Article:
POLITICS

Theresa May Must Stand Down Now, Most Voters Say - But Tories See It Differently

Three quarters (76%) of Conservative voters say May has shown strength by continuing,

01/10/2017 08:57
PA Wire/PA Images
Prime Minister Theresa May and her husband Philip arrive at the Conservative Party Conference at the Manchester Central Convention Complex 

Three out of five voters (59%) want Theresa May to step down immediately – but the vast majority of Tory backers want her in post for Brexit, a poll for HuffPost UK shows.

The Prime Minister is readying herself for the Conservative Party conference in Manchester as speculation mounts over how long she has left in the top job, and support for her premiership is thin on the ground.

The poll of almost 2,000 voters, conducted by BMG, has laid bare how strongly people are against her remaining as the country’s’ leader for the whole of this Parliament.

A staggering 59% thought she should step down now while a higher number still – 64% - thought she should not lead the Tories into the next election.

Almost half of the public said that May should step down before the 2022 General Election (47%), and this rose to two thirds excluding don’t knows (64%)

Just 12% of Conservative voters think May should step down now, however, while 59% of that same group say she should stay on until after Brexit or until the transition period was over.

Three quarters (76%) of Conservative voters agree that May has shown strength by continuing, while just 5% disagreed.

It comes as Foreign Secretary Boris Johnson, who is rumoured to be eyeing a run against May, continues to pile pressure on the PM over Brexit. 

Asked separately if they wanted May to lead the party into the next election, a surprising 67% say they do.

Just 8% of Labour voters agree with the statement that having Theresa May as leader makes them more likely to vote for the Conservatives, four in five (78%) disagree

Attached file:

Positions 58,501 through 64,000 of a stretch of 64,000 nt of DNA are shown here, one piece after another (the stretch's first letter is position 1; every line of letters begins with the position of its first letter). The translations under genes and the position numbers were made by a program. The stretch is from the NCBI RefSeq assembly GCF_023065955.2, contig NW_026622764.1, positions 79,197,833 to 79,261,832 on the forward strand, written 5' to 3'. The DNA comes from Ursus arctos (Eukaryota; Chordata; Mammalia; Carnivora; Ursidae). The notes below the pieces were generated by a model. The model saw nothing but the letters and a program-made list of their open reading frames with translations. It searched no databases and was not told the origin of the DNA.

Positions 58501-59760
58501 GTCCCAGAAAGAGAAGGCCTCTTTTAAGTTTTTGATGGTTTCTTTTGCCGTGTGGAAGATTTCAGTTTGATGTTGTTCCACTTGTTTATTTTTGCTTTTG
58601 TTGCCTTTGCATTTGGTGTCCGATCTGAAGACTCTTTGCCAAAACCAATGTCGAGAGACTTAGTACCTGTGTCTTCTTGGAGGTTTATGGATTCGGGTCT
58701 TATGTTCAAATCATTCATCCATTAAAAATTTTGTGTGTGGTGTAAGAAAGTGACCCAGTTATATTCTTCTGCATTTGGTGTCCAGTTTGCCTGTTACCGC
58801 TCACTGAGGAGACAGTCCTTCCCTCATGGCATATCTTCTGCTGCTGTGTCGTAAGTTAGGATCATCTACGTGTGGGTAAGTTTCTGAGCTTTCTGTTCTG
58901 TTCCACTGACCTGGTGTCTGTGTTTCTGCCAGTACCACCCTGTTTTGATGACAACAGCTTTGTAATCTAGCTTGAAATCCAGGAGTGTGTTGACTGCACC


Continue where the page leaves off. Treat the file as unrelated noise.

A tiny 8% of undecided voters say May as leader makes them more likely to vote Tory, and 32% disagree.

Brexit vs Remain

The poll also showed how Brexit continues to split the country.

One in five said they would consider relocating to an EU member state if May pressed ahead with a hard Brexit. This rose to one third (34%) among 18-34s.

Support for both Brexit and Remain is entrenched as ever, the poll showed.

Brexit voters were asked if EU negotiators humiliating the UK would lead them to switch their vote to remain, 83% said it would not; if prices increased, more than half – 56% - said they would still vote leave; if the UK agreed a fresh deal with Donald Trump’s US, 83% said it would not change their vote; and even if immigration figures remain largely unchanged, 58% would still back Brexit; a recession would also change nothing, with 49% still backing Brexit, and 40% would still back it, albeit with reservations.

If there was strong economic evidence that the younger generation would suffer from Brexit, 50% would not consider voting remain in a second referendum, and a further 37% would still back Brexit, but with reservations.

This topline figure was highest among Labour Brexit voters – 55%.

Support for remain was slightly softer. If EU negotiators humiliated the UK, 56% would continue to back Remain, for example, while if the economy started to grow slightly, just 20% would consider changing their view and 54% would still back remain.

If the Government is forced to fork out a large Brexit bill, 58% of Remainers would stick to their guns, and 31% would still back Remain albeit with reservations.

Remainers were most likely to switch their view if there was strong economic evidence that the next generation would be better off -  less than half, 46% would still fully back Remain and 24% would switch to voting leave. 

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